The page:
Cool Schools Where You’d Never Skip Classes


– [Narrator] It’s time to face the facts. School is boring. You sit there, watch
the clock, and probably never end up taking the
notes they want you to take. So you don’t remember half of it, anyway. What’s the point if the
system is so tedious? Students don’t actually learn. It’s not that they don’t want to learn. It’s just the way they’re
taught doesn’t always work. But what if I told you that
there are some unique schools in the world, that are actually cool? Really cool, in fact. Don’t believe me? Well, prepare to be amazed by
these top ten coolest schools, where you never want to skip a class. (playful music) (liquid spinning) (rubber snapping) – Amazing! – [Narrator] Number 10,
Forest Kindergarten. If you’re the parent of
a budding five year old, you’ve probably already
realized that Kindergarten has become the new first grade. Long recesses and learning through play are being replaced by six
hour days sitting at a desk. But at Forest Kindergarten,
exploration sets the pace for learning, rather than
unrealistic academic goals. Children eat, play and even nap outdoors in all kinds of weather
from sunshine to snow. If they want to climb a tree, they do. If they want to play in
that puddle, they will. Teachers are there to keep
kids safe, and facilitate. It might sound like chaos,
but building a shelter teaches teamwork and preserverance, while fashioning toys and
tools from woodland items fosters creativity, as well as strategy. Plus, nature is full of math
and science for early learners. How many snails are on that tree? Why do you think they want to eat these leaves more than those ones? The potential is endless. Number nine, Burgess High School. Burgess High School was
essentially a social experiment run by Headmaster James East. A Cambridge education had him convinced that children must first find themselves before they can or will actively delve themselves into their education. That’s why this private school in the 60’s let students as young as 12 do pretty much anything they wanted. Cigarettes were frequently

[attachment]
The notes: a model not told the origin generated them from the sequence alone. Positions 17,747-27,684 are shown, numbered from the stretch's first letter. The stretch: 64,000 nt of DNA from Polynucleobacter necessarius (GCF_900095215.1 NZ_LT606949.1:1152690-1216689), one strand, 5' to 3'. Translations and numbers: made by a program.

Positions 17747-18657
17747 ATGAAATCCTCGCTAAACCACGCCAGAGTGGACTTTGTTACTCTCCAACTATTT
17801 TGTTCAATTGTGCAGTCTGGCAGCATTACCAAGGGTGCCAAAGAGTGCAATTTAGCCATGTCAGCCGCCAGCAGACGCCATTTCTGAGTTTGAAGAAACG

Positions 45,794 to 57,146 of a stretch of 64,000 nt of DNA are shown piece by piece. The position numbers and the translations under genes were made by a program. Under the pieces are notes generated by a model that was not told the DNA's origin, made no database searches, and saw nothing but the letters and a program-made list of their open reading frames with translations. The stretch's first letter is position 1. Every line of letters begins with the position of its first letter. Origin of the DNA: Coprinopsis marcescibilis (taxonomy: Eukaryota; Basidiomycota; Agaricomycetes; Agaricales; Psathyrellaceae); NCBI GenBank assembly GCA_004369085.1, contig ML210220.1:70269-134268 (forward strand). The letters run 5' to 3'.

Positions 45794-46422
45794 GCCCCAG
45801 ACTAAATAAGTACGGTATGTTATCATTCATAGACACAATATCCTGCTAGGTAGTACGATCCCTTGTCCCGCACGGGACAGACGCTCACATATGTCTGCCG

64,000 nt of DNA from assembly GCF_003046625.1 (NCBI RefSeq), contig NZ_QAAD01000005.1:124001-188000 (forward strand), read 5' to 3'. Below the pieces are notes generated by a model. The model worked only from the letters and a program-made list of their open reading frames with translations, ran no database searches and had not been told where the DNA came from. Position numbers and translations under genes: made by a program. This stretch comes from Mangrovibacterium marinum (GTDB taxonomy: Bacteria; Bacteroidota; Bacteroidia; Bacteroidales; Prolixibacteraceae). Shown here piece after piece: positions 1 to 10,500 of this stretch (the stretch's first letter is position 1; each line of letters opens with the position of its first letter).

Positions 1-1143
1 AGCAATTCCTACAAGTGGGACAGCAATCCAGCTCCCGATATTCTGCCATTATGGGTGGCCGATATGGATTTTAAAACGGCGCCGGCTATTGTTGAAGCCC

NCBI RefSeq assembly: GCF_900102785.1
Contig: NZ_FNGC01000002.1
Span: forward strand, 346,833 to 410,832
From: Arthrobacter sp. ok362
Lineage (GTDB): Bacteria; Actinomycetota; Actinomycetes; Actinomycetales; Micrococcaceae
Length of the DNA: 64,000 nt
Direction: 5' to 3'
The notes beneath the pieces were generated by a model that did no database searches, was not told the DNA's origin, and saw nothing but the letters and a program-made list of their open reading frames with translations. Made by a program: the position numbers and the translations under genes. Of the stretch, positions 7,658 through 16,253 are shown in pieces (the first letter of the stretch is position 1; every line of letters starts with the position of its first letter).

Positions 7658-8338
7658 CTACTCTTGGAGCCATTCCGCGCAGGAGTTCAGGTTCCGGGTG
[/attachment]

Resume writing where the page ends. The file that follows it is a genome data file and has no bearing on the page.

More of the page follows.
passed around in classes. Boys tore through the
campus on dirt-bikes, with helmets being optional. There was even a dog who
frequented the cafeteria looking for handouts. If they wanted to skip
class, so what, they did. The idea was that if you told
kids not to do something, it was just going to make them
want to do it 10 times more. By allowing them to experiment
in a safe environment, kids would be more likely
to come to their education on their own terms. Or get themselves killed
jumping off a tree, whatever came first. Unsurprisingly, this little
experiment didn’t last. The school was eventually shut down. Number eight, Fuji Yochien. Open seems to be the
theme for fun schools. And Fuji Yochien is no different. It might not be as
expensive as mother nature, but this Japanese
Kindergarten was created as one connected loop of classrooms. There are barely walls
to keep out the elements. The center of the ring is a courtyard, designed to foster
creative and physical play. But perhaps the coolest feature
of this school is the roof. Now, that might sound like something any building should have, but Fuji Yochien takes things to a new level. The entire doughnut shaped roof is a precisely designed
boardwalk playground. The uninterrupted loop offers
students tons of room to run, while being bare enough to encourage imaginative, cooperative play. This philosophy of allowing
kids to develop through play is carried into the fellow
Japanese school Dai-ichi Yochien. This pre-school’s courtyard was designed to collect rainwater into
a giant, shallow puddle. Imagine how cool that
would make pirate games. Number seven, Green School. This school is the brain child
of John and Cynthia Hardy. They first conceived the
idea for an off-the-grid learning center in 2006. And, with the goal of
fostering generations of ecologically minded leaders, they wasted no time
sculpting an amazing campus from the resources of
the jungles of Indonesia. It became clear when the
school opening in 2008, that going completely off-the-grid,
while still maintaining the quality of education they were after, wasn’t as feasible as they had hoped. That said, the school
is built almost entirely from renewable, locally sourced materials. Including A 60 meter, or
nearly 200 foot building, made from bamboo. The school boasts
hydro-electric and solar power, and teaches kids how to
co-exist with nature, without losing the edge of
technological advancements. Pre-schoolers up through
high school students grow their own food, while
learning about things like environmental
science, entrepreneurship and the creative arts. Number six, Makoko Floating School. Global warming is an alarming problem that can be challenging
for certain populations. For the people of the
water community of Makoko off the coast of Nigeria,
a shift in sea levels has already begun to affect their homes. So what does one do in the
face of imminent disaster? They get creative. The Makoko floating school was a project aimed not only to provide a public space for young and old people alike, but as a pilot project